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Ex-Nebraska Representative Sentenced to Probation for Lying to Authorities

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U.S.|Ex-Nebraska Representative Sentenced to Probation for Lying to Authorities


In March, the former Republican congressman, Jeff Fortenberry, announced that he was resigning after he was convicted on three felony counts in a federal court in Los Angeles.

Jeff Fortenberry, formerly a Republican representative from Nebraska, was sentenced on Tuesday to two years of probation.Credit...Jae C. Hong/Associated Press

June 28, 2022

Jeff Fortenberry, a former Republican representative from Nebraska, was sentenced on Tuesday to two years of probation after he was convicted in a Los Angeles federal court of lying to authorities who were investigating illegal contributions to his 2016 re-election campaign, prosecutors said.

Mr. Fortenberry, 61, was also ordered to pay a $25,000 fine and to perform 320 hours of community service, the U.S. attorney's office for the Central District of California announced on Tuesday.

In court on Tuesday, U.S. District Judge Stanley Blumenfeld Jr. said that Mr. Fortenberry "turned a blind and a deaf ear" to information that a foreign national funded $30,000 in contributions made at a fund-raiser in Los Angeles, prosecutors said.

A lawyer for Mr. Fortenberry, John L. Littrell, said on Tuesday that the judge had "showed grace in his sentencing decision." Prosecutors had been arguing for a sentence of six months in prison.

"We are grateful that the judge sees Jeff Fortenberry for who he is, a kind statesman who served his country with dignity," Mr. Littrell said.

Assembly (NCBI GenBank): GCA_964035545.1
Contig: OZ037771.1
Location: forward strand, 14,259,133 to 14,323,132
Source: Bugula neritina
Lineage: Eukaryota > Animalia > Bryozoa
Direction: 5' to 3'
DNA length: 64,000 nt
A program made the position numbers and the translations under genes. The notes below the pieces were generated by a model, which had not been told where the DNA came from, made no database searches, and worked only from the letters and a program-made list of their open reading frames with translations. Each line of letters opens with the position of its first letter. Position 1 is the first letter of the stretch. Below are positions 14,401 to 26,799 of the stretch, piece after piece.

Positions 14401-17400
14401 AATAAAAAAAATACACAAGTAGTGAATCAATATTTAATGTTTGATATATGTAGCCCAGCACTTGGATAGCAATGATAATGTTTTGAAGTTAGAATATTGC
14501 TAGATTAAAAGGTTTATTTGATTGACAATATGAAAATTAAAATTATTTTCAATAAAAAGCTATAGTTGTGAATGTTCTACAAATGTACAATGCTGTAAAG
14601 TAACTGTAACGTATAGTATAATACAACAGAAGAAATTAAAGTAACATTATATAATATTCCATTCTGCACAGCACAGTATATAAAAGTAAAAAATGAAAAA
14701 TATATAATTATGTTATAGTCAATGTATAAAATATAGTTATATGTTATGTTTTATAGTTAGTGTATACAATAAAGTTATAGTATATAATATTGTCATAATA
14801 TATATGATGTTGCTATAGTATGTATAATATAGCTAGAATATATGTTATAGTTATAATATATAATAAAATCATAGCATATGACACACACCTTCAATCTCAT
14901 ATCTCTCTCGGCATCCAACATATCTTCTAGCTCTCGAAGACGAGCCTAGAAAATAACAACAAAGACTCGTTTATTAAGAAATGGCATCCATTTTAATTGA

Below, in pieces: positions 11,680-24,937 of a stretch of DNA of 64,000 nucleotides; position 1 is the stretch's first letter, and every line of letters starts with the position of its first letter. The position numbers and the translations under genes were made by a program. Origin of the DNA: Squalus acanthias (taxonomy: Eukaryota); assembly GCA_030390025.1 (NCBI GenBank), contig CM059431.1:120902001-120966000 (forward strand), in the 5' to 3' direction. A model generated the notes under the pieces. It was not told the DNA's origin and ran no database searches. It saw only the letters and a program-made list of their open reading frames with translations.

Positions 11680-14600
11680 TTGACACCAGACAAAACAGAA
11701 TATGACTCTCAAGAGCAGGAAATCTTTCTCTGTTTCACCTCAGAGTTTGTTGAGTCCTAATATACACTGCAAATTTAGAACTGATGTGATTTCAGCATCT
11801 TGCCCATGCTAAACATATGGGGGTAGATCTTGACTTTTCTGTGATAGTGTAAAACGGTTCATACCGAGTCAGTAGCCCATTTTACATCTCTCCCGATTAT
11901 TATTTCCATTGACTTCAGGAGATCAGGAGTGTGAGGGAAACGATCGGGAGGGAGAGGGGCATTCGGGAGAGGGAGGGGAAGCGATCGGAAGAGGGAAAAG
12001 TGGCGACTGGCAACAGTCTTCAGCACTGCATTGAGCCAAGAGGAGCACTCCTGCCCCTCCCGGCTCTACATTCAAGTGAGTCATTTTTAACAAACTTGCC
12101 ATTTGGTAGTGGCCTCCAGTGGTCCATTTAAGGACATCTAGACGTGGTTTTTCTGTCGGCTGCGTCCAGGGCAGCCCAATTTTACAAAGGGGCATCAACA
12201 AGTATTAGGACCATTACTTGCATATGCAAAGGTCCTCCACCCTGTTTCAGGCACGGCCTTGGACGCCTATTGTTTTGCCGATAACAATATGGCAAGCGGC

U.S. Attorney Tracy L. Wilkison said in a statement on Tuesday that Mr. Fortenberry was a career politician who "made a calculated decision to lie repeatedly and mislead federal investigators in a clear violation of his oath of office."

Mack Jenkins, the assistant U.S. attorney who was the lead prosecutor for the case, said that while the judge's sentence credited the defendant's record of public service, it "also highlighted his view that our successful prosecution will deter other federal officials from choosing the same unlawful path" as the defendant.

In March, Mr. Fortenberry announced that he was resigning from Congress after he was convicted on three felony counts in a federal court in Los Angeles, including two counts of making false statements and one count of falsifying and concealing material facts.

In a March letter to colleagues, he said he planned to step down from Congress on March 31.

"It has been my honor to serve with you in the United States House of Representatives," Mr. Fortenberry wrote in the letter. "Due to the difficulties of my current circumstances, I can no longer effectively serve."

Leaders in both parties, including Speaker Nancy Pelosi and Representative Kevin McCarthy of California, the minority leader, had called for his resignation in the aftermath of the verdict.

In a newsletter sent to his constituents, Mr. Fortenberry wrote: "It is my sincerest hope that I have made a contribution to the betterment of America and the well-being of our great state of Nebraska."

Mr. Fortenberry was first elected to Congress in 2004. Before resigning, he had stepped down from committee positions such as his seat on the powerful House Appropriations Committee, under Republican conference rules for members facing federal indictments.

The charges against Mr. Fortenberry came after he denied having knowledge that $30,000 in donations his campaign had received at a 2016 fund-raiser in Los Angeles came from Gilbert Chagoury, a Lebanese Nigerian billionaire, who had been accused of conspiring to make illegal donations to American politicians. (Foreign citizens cannot donate to American election campaigns, and Mr. Chagoury has since paid a $1.8 million fine after a deal with the U.S. government.)

Federal investigators first interviewed Mr. Fortenberry in 2019 during an inquiry into Mr. Chagoury's donations to multiple candidates between 2012 and 2016. Mr. Fortenberry was indicted in October and he was convicted this week after a weeklong trial.

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